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One Identity Safeguard for Privileged Sessions 6.1.0 - Administration Guide

Preface Introduction The concepts of One Identity Safeguard for Privileged Sessions (SPS) The Welcome Wizard and the first login Basic settings
Supported web browsers and operating systems The structure of the web interface Network settings Configuring date and time System logging, SNMP and e-mail alerts Configuring system monitoring on SPS Data and configuration backups Archiving and cleanup Forwarding data to third-party systems Joining to One Identity Starling
User management and access control Managing One Identity Safeguard for Privileged Sessions (SPS)
Controlling One Identity Safeguard for Privileged Sessions (SPS): reboot, shutdown Managing Safeguard for Privileged Sessions (SPS) clusters Managing a High Availability One Identity Safeguard for Privileged Sessions (SPS) cluster Upgrading One Identity Safeguard for Privileged Sessions (SPS) Managing the One Identity Safeguard for Privileged Sessions (SPS) license Accessing the One Identity Safeguard for Privileged Sessions (SPS) console Sealed mode Out-of-band management of One Identity Safeguard for Privileged Sessions (SPS) Managing the certificates used on One Identity Safeguard for Privileged Sessions (SPS)
General connection settings HTTP-specific settings ICA-specific settings RDP-specific settings SSH-specific settings Telnet-specific settings VMware Horizon View connections VNC-specific settings Indexing audit trails Using the Search interface Advanced authentication and authorization techniques Reports The One Identity Safeguard for Privileged Sessions (SPS) RPC API The One Identity Safeguard for Privileged Sessions (SPS) REST API One Identity Safeguard for Privileged Sessions (SPS) scenarios Troubleshooting One Identity Safeguard for Privileged Sessions (SPS) Configuring external devices Using SCP with agent-forwarding Security checklist for configuring One Identity Safeguard for Privileged Sessions (SPS) Jumplists for in-product help LDAP user and group resolution in SPS Appendix: Deprecated features

Hardware requirements for the external indexer host

  • CPU: You can configure the number of audit trails that an indexer host processes at the same time. For optimal performance, each indexer process should have a dedicated CPU core.

  • Memory requirements: In addition to the memory requirements of the operating system of the host, the indexer requires about 300 MB memory for each worker process, depending on the protocol of the indexed audit trails. The audit trails of terminal connections require less memory.

  • Disk: The indexer requests the data from One Identity Safeguard for Privileged Sessions (SPS) in small chunks, it does not store the entire audit trail nor any temporary files. You will need only disk space for the operating system, and a few GB to store logs.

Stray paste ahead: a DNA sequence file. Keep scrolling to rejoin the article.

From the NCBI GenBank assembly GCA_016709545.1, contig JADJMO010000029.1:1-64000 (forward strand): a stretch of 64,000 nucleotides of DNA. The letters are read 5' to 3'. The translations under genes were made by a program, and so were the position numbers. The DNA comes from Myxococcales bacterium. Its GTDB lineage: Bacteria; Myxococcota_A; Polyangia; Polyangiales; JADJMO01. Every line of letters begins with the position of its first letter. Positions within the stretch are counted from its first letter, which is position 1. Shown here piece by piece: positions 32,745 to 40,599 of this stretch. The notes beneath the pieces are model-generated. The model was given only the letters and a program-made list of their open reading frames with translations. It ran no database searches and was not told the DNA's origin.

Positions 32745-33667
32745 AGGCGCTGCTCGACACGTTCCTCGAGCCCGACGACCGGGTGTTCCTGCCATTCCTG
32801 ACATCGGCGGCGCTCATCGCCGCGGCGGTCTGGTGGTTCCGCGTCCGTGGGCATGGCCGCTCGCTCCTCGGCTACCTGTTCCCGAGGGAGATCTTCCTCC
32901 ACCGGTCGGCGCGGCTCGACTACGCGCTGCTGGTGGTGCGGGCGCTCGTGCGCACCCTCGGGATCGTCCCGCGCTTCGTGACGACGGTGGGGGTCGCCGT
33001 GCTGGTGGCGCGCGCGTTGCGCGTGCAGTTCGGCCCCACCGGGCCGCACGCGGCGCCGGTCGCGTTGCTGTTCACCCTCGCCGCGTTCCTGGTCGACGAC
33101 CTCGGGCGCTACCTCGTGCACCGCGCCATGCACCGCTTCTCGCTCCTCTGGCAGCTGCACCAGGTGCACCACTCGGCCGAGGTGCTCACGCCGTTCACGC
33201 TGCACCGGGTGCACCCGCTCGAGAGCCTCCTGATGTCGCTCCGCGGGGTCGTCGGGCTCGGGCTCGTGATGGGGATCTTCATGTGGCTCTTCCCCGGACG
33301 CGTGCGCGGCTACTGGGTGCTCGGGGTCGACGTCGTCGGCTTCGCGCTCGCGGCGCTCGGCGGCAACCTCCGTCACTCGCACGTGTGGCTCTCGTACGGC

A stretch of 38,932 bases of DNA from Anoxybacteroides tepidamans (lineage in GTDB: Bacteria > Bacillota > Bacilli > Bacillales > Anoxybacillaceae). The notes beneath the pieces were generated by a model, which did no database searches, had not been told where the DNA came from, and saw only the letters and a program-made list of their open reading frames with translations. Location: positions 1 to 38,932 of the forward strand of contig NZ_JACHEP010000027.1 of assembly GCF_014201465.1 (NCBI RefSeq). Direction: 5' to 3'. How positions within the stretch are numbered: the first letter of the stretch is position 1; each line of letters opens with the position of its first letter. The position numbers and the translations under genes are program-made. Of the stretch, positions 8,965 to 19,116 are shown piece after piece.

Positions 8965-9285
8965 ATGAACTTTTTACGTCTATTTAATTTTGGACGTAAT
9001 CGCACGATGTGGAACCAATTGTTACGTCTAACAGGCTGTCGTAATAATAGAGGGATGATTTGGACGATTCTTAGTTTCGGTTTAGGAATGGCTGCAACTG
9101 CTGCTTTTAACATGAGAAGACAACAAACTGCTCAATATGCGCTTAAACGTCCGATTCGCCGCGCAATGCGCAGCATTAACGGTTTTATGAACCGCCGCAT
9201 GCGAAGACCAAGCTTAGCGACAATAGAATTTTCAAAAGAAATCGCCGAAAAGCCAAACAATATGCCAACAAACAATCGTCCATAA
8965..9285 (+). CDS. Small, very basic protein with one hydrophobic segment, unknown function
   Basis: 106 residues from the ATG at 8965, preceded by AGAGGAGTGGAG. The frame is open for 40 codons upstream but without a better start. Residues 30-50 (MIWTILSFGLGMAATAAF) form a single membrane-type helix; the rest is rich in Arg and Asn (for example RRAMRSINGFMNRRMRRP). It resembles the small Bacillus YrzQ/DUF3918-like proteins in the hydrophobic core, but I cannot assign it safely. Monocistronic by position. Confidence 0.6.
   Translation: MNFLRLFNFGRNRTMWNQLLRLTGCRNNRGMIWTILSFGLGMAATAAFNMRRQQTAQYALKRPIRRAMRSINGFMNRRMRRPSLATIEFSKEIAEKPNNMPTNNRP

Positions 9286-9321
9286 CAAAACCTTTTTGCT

For example, if you want to have a host that can process 6 audit trails at the same time, you need 6 CPU cores and 1.8 GB of memory for the indexer service. If you install only a minimal operating system and the external indexer on the host, 6 GB disk space should be enough.

Configuring One Identity Safeguard for Privileged Sessions (SPS) to use external indexers

The following describes how to configure One Identity Safeguard for Privileged Sessions (SPS) to accept connections from external indexer services.

To configure SPS to accept connections from external indexer services

  1. Log in to the SPS web interface, and navigate to Basic Settings > Local Services > Indexer service.

  2. Select Indexer service.

  3. Select Enable remote indexing.

    Figure 208: Basic Settings > Local Services > Indexer service > Enable remote indexing — Configure external indexers

  4. In the Listening addresses > Address field, select the network interface where SPS should accept external indexer connections. Repeat this step to add other interfaces if needed.

    The available addresses correspond to the interface addresses configured in Basic Settings > Network > Interfaces. Only IPv4 addresses can be selected.

  5. Select Restrict clients, and list the IP address and netmask of your external indexer hosts.

    Use an IPv4 address.

  6. Click Commit.

Installing the external indexer

Prerequisites

The external indexer can be installed on the following 64-bit operating systems: Red Hat Enterprise Linux Server 6.7, Red Hat Enterprise Linux Server 7, CentOS 6.7, and CentOS 7. The installer is a self-contained package that includes every required dependency of the indexer.

To install the external indexer

  1. Log in as root to the host that you want to use to index your audit trails.

  2. Copy the installer package to the host.

  3. Install the package using the package manager of the operating system. For example:

    yum install external-indexer-standalone-<version-number>.x86_64.rpm

    The installer performs the following steps automatically.

    • Unpacks the indexer files into the /opt/external-indexer/ directory.